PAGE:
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The New Republic - February 26, 2021

“Biden deprioritizes the Middle East,” a Politico headline declared. The president, wrote Natasha Bertrand and Lara Seligman, “is tired of dealing with the Middle East—and, barely a month into his tenure, the region has noticed.”

That was four days ago. On Thursday, in a rite of passage for any American commander in chief, the United States launched an airstrike in eastern Syria that reportedly killed 22 members of an Iranian-sponsored militia that operates in Iraq. The strike was supposedly “defensive”: retaliation for a rocket attack two weeks earlier against an airport in Erbil, Iraq, which killed a Filipino contractor working for the U.S.-led coalition and injured six others.

Making this situation more complex, U.S. forces are training Iraq’s formal military and counterterrorism units, who fight alongside the very militias the U.S. just bombed. The pretzel logic at work is emblematic of the decades-long quagmire the U.S. has created in the Middle East: We can’t defend one part of our coalition except by bombing another (unacknowledged) portion of it. And with NATO deploying thousands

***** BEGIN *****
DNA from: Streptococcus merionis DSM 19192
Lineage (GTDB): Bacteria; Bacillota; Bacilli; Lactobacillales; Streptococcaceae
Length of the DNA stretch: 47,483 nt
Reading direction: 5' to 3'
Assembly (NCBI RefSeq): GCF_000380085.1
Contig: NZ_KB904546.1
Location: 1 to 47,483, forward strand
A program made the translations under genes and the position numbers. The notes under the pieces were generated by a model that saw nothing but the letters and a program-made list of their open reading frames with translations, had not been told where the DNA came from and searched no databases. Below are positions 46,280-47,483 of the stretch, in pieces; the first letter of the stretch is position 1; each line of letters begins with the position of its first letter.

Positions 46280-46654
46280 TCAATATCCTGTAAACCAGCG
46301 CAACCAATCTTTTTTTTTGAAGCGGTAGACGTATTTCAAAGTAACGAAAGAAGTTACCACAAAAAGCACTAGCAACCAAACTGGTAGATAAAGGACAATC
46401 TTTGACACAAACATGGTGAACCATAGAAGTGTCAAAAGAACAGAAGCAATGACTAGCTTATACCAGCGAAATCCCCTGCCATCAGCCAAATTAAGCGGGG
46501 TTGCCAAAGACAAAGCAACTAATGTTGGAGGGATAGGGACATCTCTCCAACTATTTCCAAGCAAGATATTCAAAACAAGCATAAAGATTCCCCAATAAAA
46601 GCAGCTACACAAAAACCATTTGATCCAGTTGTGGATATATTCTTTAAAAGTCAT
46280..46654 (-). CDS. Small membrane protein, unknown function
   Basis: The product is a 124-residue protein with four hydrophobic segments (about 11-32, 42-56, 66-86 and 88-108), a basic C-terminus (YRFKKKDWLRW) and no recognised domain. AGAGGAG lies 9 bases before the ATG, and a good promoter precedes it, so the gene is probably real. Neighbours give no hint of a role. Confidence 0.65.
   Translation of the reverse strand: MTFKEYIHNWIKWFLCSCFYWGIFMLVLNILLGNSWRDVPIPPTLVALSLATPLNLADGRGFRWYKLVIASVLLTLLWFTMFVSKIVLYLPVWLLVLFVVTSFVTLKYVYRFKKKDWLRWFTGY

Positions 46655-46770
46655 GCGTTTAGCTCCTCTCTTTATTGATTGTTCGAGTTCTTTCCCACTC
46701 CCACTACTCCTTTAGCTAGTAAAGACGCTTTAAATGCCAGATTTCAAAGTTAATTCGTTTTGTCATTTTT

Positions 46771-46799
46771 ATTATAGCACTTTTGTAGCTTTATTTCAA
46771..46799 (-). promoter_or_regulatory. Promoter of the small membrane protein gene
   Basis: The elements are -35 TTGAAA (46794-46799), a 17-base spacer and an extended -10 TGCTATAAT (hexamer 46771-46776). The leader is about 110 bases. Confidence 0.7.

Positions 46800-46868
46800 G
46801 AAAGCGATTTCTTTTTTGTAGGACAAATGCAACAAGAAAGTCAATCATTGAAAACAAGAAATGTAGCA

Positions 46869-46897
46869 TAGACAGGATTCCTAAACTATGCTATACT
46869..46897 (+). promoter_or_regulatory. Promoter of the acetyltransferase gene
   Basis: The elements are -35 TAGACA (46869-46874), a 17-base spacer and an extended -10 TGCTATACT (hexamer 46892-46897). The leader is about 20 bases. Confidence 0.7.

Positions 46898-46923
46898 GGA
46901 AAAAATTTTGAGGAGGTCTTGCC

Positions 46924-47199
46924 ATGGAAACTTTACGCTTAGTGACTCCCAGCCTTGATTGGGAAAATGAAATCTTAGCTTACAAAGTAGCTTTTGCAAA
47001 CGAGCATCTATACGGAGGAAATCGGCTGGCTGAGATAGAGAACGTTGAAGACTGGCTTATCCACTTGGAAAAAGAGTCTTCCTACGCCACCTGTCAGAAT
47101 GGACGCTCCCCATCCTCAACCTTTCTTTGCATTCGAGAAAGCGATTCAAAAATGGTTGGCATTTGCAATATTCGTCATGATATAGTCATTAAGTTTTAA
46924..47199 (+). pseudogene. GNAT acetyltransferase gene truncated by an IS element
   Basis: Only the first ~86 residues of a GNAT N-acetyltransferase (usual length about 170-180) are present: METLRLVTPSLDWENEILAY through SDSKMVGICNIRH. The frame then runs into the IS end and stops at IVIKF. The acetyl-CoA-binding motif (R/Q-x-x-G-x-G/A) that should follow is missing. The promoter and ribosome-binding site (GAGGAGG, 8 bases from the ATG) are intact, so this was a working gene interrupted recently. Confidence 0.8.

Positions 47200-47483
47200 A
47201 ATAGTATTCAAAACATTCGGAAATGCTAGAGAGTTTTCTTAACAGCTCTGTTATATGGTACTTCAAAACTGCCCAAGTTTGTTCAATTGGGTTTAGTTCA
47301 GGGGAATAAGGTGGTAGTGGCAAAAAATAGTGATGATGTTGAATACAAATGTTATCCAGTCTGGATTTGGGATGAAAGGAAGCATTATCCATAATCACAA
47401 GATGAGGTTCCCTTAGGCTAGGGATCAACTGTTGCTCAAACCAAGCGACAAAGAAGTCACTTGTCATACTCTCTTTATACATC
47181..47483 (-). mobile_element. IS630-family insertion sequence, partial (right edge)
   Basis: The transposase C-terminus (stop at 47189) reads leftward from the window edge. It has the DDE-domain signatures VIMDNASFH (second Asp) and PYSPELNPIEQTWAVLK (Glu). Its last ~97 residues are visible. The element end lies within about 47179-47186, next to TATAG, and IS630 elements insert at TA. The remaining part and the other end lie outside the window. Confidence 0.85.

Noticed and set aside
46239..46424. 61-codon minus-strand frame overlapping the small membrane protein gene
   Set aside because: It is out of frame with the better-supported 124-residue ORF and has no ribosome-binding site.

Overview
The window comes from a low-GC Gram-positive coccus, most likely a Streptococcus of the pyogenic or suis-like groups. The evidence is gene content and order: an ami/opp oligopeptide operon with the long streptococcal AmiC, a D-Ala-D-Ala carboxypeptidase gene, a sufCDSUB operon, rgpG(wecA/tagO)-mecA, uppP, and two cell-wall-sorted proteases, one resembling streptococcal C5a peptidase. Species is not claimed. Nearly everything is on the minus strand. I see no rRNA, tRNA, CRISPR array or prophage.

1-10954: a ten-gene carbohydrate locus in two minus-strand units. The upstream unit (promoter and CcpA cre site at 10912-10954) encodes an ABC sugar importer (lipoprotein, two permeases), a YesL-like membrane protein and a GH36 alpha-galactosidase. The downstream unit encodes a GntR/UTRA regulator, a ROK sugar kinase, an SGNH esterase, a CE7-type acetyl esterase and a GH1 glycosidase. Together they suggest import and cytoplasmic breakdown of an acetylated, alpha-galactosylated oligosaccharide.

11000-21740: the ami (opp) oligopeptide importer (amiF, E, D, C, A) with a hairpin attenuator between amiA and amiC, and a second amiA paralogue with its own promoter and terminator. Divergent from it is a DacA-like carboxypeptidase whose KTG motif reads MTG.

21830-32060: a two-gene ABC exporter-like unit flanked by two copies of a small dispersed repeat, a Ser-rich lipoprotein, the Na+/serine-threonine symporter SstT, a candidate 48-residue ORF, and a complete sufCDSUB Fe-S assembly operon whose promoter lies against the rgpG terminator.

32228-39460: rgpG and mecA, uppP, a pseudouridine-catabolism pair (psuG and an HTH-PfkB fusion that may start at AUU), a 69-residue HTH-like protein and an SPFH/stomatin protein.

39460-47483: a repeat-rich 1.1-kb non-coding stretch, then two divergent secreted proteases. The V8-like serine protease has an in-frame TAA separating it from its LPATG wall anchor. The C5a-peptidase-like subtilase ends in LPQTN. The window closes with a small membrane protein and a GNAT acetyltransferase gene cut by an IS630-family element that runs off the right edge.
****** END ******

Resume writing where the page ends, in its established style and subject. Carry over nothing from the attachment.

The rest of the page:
more soldiers to Iraq, and talk of the U.S. altering an agreement with the Taliban to withdraw from Afghanistan by May 1, the American military footprint in the greater Middle East shows no signs of decreasing—just as Biden promised on the campaign trail.

... Similarly, few seem to care that this strike was a violation of Syrian sovereignty, part and parcel with the ongoing U.S. presence at Al-Tanf, a military base in Syria near the Iraqi border. The airstrikes were ostensibly authorized by the 20-year-old, post-9/11

Authorization for the Use of Military Force

, a document that’s become so elastic as to be practically meaningless. To understand what a grim farce this has become, consider a string of tweets by Jen Psaki, Biden’s current spokesperson, less than four years ago. “What is the legal authority for strikes?” she tweeted after Trump fired missiles on Syrian forces. “Assad is a brutal dictator. But Syria is a sovereign country.” ...
Read full report at The New Republic